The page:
• Mirror Neurons


  • Students will mirror an adults level of calm
  • It is IMPERATIVE that adults stay calm within the classroom in order to help the students stay calm


  1. Students can continuously say “no” to the strategies we offer, but they can never say no to how we treat them — we need to continue to treat the reacting student with calm and respect.



  • Interventions to change the BRAIN


    • These interventions need to be repetitive in order to change the brain
    • Dosage = something about every 20 minutes – the brain will rule things out that last too long, but it needs to be intermittent throughout the day — little dosages over and over again bring more change.
    • Music that plays to the beat that would be the same as a mother’s heartbeat in utero — this activates the brainstem and creates more calm.


  • BRAINSTEM Interventions


      • Rocking/rocking chairs, swinging, music to heartbeat, music/drumming, deep breathing, weighted blankets, staring at a fan/mobile, white noise, balancing/stretching, chewing and sucking
      • K9 for independence provide free dogs
      • Weighted clothes to wear consistently or Lycra Capes


  • Midbrain Interventions


    • walk/run/exercise
    • Creative arts
    • Bilateral movement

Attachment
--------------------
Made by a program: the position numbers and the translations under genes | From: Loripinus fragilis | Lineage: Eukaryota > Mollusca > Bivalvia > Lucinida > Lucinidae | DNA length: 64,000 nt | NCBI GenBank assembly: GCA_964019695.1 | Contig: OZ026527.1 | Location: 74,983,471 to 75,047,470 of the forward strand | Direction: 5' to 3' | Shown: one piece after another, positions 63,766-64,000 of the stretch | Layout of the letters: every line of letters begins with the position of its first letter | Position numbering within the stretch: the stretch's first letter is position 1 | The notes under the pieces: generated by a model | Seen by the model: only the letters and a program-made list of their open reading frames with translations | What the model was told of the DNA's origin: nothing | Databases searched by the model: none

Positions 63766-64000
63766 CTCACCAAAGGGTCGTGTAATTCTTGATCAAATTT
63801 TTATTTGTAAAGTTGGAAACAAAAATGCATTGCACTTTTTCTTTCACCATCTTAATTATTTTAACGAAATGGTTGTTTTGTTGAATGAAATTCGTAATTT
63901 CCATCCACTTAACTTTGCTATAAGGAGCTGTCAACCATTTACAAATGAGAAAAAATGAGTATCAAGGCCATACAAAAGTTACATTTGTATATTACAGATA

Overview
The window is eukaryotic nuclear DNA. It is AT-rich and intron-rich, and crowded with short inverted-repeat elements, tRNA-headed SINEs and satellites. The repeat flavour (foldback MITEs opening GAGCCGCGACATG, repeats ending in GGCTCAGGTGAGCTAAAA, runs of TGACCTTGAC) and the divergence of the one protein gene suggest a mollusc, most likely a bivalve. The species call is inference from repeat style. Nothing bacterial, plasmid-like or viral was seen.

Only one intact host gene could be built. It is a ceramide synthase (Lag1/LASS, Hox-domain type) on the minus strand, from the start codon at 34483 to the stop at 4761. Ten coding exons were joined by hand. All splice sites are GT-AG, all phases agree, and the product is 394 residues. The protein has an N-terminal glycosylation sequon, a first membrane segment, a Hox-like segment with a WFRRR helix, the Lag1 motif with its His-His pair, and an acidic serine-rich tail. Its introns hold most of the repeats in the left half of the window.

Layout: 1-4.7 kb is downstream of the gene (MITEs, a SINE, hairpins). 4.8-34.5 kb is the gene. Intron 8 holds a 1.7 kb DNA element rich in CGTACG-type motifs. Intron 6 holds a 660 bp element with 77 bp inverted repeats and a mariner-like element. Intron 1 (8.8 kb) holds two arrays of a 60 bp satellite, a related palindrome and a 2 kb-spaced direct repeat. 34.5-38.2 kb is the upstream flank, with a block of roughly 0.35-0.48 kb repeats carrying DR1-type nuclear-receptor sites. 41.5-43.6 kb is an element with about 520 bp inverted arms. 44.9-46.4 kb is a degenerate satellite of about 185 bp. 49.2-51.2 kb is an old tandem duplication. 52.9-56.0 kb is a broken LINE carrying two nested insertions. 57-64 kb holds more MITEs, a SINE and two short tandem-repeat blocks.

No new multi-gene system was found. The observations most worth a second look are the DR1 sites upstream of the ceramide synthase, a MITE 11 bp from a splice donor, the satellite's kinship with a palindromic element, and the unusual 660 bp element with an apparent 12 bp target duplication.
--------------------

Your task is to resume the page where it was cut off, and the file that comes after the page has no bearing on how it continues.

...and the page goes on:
• Walking a heavy box to another room – pushing against their own hands
    • Desk cycles/Fit Desks/Standing desks



  • Limbic Interventions


    • Parallel interactions — standing shoulder to shoulder to talk
    • Movement, fidgets, building relationships with animals, etc.



  • Cortex Interventions


    • The goal is to stimulate the deeper parts of the brain from which dysregulated students are operating in order to help students move up the brain and operate from the cortex


November 10th, 2018

School Connect- Social Skills Curriculum Training

Last year as our Emotional Support Team started brainstorming what social skills curriculum to chose, we came across School Connect. School Connects provides a thorough and in-depth guide to providing SEL (social and emotional learning), to students. This curriculum is meant for high schoolers and it has 4 modules, each intended for each year of high school. The first module is Creating a Supportive Learning Community, the second module is Developing Self-Awareness and Self- Management, the third module is Building Relationships and Resolving Conflicts.